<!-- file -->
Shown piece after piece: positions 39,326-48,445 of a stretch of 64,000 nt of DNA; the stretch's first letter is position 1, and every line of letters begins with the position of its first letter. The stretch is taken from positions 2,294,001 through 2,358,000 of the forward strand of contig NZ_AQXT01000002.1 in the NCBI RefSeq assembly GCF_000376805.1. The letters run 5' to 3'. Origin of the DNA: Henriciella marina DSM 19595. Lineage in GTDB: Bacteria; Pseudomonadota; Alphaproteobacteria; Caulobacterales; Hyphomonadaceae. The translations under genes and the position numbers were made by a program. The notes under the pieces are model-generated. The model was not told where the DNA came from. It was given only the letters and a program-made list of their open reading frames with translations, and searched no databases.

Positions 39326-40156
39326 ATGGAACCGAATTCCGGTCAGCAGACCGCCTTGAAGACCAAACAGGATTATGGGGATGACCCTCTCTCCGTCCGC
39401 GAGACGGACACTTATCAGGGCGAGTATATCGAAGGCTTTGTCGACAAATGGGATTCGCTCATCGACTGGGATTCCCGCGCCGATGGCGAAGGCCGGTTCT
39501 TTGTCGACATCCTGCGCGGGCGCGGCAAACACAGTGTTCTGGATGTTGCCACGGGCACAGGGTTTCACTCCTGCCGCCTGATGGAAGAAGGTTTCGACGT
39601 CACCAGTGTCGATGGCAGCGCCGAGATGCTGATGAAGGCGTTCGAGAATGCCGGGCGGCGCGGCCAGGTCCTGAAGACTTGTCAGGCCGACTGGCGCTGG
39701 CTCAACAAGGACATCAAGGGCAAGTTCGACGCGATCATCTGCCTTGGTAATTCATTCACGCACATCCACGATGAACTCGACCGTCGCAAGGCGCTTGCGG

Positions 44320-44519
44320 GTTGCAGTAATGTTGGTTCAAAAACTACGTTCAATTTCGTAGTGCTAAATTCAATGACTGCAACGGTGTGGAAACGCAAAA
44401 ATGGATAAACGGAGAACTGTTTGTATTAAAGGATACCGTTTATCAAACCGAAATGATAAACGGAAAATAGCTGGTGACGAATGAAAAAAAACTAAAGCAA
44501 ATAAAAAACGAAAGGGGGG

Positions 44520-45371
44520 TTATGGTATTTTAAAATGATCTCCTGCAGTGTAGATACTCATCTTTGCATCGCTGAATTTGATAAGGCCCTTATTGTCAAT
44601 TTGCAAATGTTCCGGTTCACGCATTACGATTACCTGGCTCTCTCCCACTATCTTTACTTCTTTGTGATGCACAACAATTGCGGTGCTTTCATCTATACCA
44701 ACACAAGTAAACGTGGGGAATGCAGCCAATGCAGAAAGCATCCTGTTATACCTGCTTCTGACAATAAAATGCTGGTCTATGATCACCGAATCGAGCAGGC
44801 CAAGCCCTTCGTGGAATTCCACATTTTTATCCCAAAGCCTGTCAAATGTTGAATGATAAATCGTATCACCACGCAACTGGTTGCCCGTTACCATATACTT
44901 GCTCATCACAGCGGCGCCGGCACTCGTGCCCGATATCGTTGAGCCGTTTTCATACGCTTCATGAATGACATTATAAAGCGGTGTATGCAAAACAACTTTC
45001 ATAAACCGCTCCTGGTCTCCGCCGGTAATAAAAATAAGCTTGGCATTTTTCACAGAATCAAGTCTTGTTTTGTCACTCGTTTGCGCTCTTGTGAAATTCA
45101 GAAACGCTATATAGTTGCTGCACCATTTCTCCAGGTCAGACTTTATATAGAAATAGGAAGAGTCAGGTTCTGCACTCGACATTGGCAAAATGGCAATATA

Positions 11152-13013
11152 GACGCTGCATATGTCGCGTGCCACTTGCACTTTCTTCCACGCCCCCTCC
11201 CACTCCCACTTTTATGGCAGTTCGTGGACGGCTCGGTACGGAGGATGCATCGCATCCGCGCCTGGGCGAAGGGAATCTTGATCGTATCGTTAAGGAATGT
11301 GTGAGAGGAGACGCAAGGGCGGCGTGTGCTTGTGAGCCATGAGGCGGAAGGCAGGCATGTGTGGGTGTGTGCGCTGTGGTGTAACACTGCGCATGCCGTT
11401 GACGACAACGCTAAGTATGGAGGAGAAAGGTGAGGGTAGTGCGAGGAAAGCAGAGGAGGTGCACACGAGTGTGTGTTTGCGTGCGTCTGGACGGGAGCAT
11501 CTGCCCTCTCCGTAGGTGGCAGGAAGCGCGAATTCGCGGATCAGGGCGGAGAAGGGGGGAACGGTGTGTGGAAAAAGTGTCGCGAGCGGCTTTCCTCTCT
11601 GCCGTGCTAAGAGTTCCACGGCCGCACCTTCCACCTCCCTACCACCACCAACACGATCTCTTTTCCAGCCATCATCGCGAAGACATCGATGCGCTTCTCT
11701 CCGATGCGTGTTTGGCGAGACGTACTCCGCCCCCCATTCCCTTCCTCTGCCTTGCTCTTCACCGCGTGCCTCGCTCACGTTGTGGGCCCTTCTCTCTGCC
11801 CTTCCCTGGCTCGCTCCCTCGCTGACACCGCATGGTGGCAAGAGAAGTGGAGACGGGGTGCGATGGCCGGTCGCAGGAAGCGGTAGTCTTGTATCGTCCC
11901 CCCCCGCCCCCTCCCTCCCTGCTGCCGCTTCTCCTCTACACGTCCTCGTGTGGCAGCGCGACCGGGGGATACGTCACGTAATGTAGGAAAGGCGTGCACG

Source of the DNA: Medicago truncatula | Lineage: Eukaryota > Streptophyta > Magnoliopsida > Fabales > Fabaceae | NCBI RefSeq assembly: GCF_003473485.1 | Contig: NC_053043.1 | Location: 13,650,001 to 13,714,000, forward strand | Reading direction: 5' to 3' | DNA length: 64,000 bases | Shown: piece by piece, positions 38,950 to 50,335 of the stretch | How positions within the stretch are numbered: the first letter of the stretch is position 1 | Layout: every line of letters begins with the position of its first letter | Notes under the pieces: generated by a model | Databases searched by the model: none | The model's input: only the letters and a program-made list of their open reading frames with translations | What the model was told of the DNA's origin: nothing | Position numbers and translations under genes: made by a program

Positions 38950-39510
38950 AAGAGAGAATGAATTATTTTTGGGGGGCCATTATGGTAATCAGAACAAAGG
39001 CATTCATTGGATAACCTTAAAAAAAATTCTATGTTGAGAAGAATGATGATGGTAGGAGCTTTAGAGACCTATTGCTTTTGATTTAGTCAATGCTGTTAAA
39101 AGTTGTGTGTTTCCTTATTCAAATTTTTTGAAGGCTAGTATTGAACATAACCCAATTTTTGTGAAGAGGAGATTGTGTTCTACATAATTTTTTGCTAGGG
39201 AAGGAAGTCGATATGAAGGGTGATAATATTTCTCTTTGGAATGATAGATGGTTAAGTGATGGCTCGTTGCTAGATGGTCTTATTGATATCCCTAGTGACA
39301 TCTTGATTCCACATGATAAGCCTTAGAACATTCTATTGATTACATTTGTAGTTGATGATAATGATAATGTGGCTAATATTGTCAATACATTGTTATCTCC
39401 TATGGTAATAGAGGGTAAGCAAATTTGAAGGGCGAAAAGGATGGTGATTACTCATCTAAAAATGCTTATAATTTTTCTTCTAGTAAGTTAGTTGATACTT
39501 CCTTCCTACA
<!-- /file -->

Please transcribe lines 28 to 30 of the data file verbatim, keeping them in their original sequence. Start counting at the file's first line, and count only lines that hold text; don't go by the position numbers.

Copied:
11801 CTTCCCTGGCTCGCTCCCTCGCTGACACCGCATGGTGGCAAGAGAAGTGGAGACGGGGTGCGATGGCCGGTCGCAGGAAGCGGTAGTCTTGTATCGTCCC
11901 CCCCCGCCCCCTCCCTCCCTGCTGCCGCTTCTCCTCTACACGTCCTCGTGTGGCAGCGCGACCGGGGGATACGTCACGTAATGTAGGAAAGGCGTGCACG

Source of the DNA: Medicago truncatula | Lineage: Eukaryota > Streptophyta > Magnoliopsida > Fabales > Fabaceae | NCBI RefSeq assembly: GCF_003473485.1 | Contig: NC_053043.1 | Location: 13,650,001 to 13,714,000, forward strand | Reading direction: 5' to 3' | DNA length: 64,000 bases | Shown: piece by piece, positions 38,950 to 50,335 of the stretch | How positions within the stretch are numbered: the first letter of the stretch is position 1 | Layout: every line of letters begins with the position of its first letter | Notes under the pieces: generated by a model | Databases searched by the model: none | The model's input: only the letters and a program-made list of their open reading frames with translations | What the model was told of the DNA's origin: nothing | Position numbers and translations under genes: made by a program